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Many owe more than what their homes are worth

Mortgage broker Mike Kelly, in front of his home in Seminole, understands what it’s like for his clients to be upside down on their mortgages. After dabbling in flipping, he is too.

CHRIS ZUPPA | Times

Mortgage broker Mike Kelly, in front of his home in Seminole, understands what it’s like for his clients to be upside down on their mortgages. After dabbling in flipping, he is too.

Nearly half of the people who bought homes in the Tampa Bay area in the last five years owe more than their home is worth.

The story is even worse for those who bought at the market's peak in 2006. More than 70 percent of those buyers in Tampa and St. Petersburg now have negative equity, according to analysis by Zillow.com, a real estate valuation Web site.

"We don't have anything left," said Darryl Outlaw, 46, who estimates that he and his wife owe at least $50,000 more than their Dover home is worth.

"I never thought I'd be in this position. We've always made good financial decisions. My mortgage is at 5 percent, and we've never lived beyond our means. I just can't find work. Our only options now are to sell or walk away."

Pasco County — where new subdivisions were sprouting like grass during the good years — was especially hard hit. Roughly 60 percent of homes purchased in those years are worth less than the mortgages, according to Zillow, which relies on public mortgages and property records.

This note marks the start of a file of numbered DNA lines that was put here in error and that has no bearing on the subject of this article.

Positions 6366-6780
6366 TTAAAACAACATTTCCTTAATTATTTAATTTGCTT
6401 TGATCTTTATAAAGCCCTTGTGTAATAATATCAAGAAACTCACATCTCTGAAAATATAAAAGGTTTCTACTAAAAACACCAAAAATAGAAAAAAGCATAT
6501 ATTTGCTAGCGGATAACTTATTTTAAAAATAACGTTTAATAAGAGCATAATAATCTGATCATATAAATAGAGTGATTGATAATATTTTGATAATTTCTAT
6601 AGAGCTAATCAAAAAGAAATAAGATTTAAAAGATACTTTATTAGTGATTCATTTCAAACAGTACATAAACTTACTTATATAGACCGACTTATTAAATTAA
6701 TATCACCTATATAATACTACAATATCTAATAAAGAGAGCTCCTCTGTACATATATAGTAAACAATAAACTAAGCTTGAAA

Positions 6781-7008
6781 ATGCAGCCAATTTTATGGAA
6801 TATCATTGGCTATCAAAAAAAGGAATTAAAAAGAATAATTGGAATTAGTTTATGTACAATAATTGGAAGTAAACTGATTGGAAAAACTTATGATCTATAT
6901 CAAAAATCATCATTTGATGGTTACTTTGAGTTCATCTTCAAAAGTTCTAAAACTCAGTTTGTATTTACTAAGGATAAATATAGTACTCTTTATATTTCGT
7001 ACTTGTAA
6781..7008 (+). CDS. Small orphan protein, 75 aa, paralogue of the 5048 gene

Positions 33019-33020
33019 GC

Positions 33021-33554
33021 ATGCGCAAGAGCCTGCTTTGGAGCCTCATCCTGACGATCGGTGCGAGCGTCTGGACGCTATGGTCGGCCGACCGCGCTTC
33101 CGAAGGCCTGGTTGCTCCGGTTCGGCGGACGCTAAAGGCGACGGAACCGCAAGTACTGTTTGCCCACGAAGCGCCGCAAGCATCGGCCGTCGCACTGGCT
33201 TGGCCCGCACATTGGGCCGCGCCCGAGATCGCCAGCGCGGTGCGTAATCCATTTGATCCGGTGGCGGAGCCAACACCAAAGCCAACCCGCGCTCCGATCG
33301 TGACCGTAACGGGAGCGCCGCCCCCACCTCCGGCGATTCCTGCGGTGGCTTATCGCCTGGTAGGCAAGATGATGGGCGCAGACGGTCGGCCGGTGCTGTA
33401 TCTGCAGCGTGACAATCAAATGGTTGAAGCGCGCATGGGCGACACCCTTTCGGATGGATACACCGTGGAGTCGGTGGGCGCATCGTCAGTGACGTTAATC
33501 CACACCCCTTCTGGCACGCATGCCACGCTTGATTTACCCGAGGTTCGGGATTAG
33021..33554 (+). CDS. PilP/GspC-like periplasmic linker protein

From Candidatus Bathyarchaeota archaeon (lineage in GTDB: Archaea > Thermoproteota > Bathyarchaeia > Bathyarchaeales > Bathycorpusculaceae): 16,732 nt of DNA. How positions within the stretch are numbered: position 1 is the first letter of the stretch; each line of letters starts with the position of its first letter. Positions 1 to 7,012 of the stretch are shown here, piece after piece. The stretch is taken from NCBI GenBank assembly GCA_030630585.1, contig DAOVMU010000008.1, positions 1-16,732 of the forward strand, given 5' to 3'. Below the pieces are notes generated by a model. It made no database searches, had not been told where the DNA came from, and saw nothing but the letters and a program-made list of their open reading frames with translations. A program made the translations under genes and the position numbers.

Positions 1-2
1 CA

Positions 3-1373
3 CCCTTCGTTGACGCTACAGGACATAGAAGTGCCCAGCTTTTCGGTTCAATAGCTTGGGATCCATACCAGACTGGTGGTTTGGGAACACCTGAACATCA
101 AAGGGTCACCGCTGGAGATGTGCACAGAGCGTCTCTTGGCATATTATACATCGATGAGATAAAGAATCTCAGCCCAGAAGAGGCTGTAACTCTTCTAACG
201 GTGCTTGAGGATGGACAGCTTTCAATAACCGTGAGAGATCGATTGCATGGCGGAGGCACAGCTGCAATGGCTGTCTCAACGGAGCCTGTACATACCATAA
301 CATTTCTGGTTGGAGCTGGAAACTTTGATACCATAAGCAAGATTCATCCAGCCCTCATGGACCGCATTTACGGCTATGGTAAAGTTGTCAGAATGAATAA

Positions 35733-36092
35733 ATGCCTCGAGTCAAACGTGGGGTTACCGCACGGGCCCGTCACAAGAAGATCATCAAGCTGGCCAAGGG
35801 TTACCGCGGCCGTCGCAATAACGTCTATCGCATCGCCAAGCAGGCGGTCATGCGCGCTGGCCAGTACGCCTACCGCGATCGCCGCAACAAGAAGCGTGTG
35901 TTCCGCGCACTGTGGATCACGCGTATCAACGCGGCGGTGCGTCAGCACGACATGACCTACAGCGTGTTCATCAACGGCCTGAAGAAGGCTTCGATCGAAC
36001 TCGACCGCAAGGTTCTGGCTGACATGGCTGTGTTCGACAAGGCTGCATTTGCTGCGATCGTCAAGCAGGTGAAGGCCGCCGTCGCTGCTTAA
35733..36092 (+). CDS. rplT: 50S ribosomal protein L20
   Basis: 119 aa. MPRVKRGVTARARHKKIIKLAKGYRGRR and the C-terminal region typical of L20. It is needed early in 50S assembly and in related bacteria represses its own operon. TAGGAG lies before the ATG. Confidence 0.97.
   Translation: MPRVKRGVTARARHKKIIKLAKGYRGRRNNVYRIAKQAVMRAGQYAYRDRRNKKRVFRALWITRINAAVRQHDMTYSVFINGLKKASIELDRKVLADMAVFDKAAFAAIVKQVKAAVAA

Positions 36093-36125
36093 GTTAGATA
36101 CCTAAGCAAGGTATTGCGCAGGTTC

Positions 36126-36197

"We get calls from people who are trying to sell their home and haven't checked the value recently," said Rachel Nash, 56, a Zephyrhills office manager and Realtor. "Sometimes we're giving pretty bad news."

• • •

All this negative equity has a negative effect on the economy, as debt-laden homeowners curtail their spending.

It also lessens the housing market's ability to rebound because people can't sell their homes.

Sen. John McCain addressed the crisis last week when he proposed using federal money to help desperate homeowners. The McCain "Resurgence Plan" would use $300-billion in federal money to purchase current mortgages and replace them with lower, fixed-rate mortgages that the campaign says would help people like the Outlaws.

But some, like the Outlaws, remain leery of government help.

"Trickle-down economics does not work," Darryl Outlaw said. "That's why I'm so upset about this $700-billion bailout. It doesn't help me at all. I didn't even qualify for help under the economic stimulus package a few months back because I don't have a subprime mortgage."

The Outlaws' downward spiral started a few years ago when Darryl lost his information technology job. Then a construction company he opened went under. He found work at another construction company but soon was laid off. His difficult search for a job took him all the way to Athens, Ga., where he moved earlier this year to be a Web developer at the University of Georgia. His wife stayed behind.

He now makes $39,000 a year, compared to the $150,000 he used to make.

Dena, 55, works as a caseworker, but her $25,000 salary only makes a dent in their debt.

The couple have burned through their savings and a second mortgage they took out to pay bills. They figure it's only a matter of time before they lose their home.

• • •

Mike Kelly has a front-row seat to the crisis. As a mortgage broker, it's his job to get people the money they need to buy houses.